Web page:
Since their early days of working non-stop through the growing season, Wyatt and Amy have grown Red Wagon into a Boulder County mainstay, offering a large diversity of fruit and vegetables to the public. Their products can be found weekly at the Boulder Farmer’s Market beginning in mid-April and at their farm stand at 95th and Arapahoe, beginning in mid- August. They also sell their products to a large number of local restaurants, and have recently started a pumpkin patch at their property on 63rd Street in the fall. Farming is clearly a passion for Wyatt, and under his careful observation, Red Wagon will continue to grow and provide healthy vegetables for Boulder County in the years to come.
John Schlagel, a 3rd generation Boulder County farmer, was born at home on his parents’ original farmstead on Airport Road. Back then, Longmont was a small farming town of 10,000 people, and Airport Road was little more than a dirt road. As a child, John attended Niwot Elementary, which at the time was a small school located on the Dodd Farm just west of the Diagonal. When he was thirteen years old, John’s parents sold their Longmont farm and moved to a farm just east of County Line Road.
While in his teens, John helped his father run a cow-calf operation that included growing corn, sugar beets, barley, grass hay and alfalfa. At the tender age of twenty-one, John moved back to Boulder County to start his own farming career. Boulder County had just purchased the Nelson Farm on Ogallala Road – one of the first farms purchased by the county’s fledgling Open Space program – and John had the opportunity to buy the 20 acre Nelson Farmstead surrounded by the new open space parcel. While he believed that he was fully capable of running a large farm operation, John now states, “It is amazing that they rented to me, because farms were hard to get then. This was a farm area. Longmont was an ag town, and now it is not. I still don’t know why they rented it to me. [But] I think we did a good job.”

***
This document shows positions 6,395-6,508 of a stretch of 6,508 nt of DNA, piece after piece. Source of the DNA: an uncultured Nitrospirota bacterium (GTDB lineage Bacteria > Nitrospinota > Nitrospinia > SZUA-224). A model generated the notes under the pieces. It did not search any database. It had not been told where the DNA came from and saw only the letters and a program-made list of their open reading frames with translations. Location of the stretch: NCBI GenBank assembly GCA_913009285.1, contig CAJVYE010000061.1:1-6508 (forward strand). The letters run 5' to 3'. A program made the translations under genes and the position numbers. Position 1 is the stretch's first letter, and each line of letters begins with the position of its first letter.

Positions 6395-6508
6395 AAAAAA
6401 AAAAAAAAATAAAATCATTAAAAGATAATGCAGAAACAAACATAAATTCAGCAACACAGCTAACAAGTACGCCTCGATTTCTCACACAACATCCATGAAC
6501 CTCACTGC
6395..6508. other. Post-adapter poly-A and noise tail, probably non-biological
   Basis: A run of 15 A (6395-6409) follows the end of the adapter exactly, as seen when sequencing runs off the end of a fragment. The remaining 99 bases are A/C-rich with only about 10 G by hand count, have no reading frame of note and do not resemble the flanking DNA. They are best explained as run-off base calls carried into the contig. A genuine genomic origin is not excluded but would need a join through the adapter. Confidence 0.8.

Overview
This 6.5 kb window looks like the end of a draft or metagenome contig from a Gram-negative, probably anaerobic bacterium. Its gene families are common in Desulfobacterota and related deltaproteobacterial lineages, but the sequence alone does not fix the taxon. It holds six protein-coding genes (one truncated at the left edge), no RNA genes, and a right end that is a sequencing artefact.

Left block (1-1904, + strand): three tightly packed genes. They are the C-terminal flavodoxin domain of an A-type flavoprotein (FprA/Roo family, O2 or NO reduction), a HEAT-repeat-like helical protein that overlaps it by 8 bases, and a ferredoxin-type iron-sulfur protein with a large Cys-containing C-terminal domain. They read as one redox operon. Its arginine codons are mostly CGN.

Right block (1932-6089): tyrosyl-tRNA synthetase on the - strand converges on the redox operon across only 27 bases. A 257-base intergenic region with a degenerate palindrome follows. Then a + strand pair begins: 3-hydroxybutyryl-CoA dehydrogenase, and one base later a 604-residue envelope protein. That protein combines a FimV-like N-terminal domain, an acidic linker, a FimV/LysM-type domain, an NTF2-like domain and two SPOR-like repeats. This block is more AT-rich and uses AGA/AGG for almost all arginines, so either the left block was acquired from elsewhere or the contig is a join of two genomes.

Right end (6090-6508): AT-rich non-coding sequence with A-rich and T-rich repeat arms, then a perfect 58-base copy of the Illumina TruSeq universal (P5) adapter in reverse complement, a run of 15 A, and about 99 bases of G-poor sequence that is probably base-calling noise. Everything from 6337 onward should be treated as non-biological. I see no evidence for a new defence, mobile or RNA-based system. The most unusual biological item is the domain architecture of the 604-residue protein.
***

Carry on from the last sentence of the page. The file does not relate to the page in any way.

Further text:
John’s operation has grown over the years and he now leases the IBM parcel, as well as the Dodd Farm, on which he played and attended school at as a child. John’s cattle operation breaks down into three parts. He breeds cattle for a ranch located in Walden, Colorado where the long, cold winters are not suitable for pregnant cows. He also has a herd of 350 heifers, which he breeds for his own operation. John also operates a 950 cow feedlot on the Nelson Farm. The cattle he raises are all ¾ Black Angus and ¼ Gelbvieh breeds which are certified natural and are sold to Meyer’s Natural Beef in Fort Morgan, Colorado. On average, John sells 300 cows or 300,000 pounds of meat, which is enough to feed 5,000 people in one year.